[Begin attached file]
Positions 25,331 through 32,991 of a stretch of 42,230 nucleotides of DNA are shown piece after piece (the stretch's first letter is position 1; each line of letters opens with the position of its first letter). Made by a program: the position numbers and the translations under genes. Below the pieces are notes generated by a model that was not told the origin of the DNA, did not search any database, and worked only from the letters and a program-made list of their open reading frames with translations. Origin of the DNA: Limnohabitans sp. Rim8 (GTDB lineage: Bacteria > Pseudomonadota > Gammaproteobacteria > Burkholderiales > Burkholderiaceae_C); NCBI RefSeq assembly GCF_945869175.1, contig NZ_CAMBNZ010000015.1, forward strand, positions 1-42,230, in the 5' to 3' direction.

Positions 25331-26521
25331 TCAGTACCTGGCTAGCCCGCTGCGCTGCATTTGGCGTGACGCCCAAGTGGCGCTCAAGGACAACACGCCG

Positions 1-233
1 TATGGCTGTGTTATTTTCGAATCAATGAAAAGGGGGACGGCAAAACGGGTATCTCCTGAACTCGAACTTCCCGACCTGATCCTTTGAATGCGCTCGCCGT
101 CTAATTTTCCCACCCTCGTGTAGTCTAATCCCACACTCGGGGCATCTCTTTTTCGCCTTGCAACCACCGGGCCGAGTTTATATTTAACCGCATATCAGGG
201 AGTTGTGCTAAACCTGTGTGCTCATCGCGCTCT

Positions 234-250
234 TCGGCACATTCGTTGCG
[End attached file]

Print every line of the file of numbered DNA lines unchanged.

Positions 25,331 through 32,991 of a stretch of 42,230 nucleotides of DNA are shown piece after piece (the stretch's first letter is position 1; each line of letters opens with the position of its first letter). Made by a program: the position numbers and the translations under genes. Below the pieces are notes generated by a model that was not told the origin of the DNA, did not search any database, and worked only from the letters and a program-made list of their open reading frames with translations. Origin of the DNA: Limnohabitans sp. Rim8 (GTDB lineage: Bacteria > Pseudomonadota > Gammaproteobacteria > Burkholderiales > Burkholderiaceae_C); NCBI RefSeq assembly GCF_945869175.1, contig NZ_CAMBNZ010000015.1, forward strand, positions 1-42,230, in the 5' to 3' direction.

Positions 25331-26521
25331 TCAGTACCTGGCTAGCCCGCTGCGCTGCATTTGGCGTGACGCCCAAGTGGCGCTCAAGGACAACACGCCG

Positions 1-233
1 TATGGCTGTGTTATTTTCGAATCAATGAAAAGGGGGACGGCAAAACGGGTATCTCCTGAACTCGAACTTCCCGACCTGATCCTTTGAATGCGCTCGCCGT
101 CTAATTTTCCCACCCTCGTGTAGTCTAATCCCACACTCGGGGCATCTCTTTTTCGCCTTGCAACCACCGGGCCGAGTTTATATTTAACCGCATATCAGGG
201 AGTTGTGCTAAACCTGTGTGCTCATCGCGCTCT

Positions 234-250
234 TCGGCACATTCGTTGCG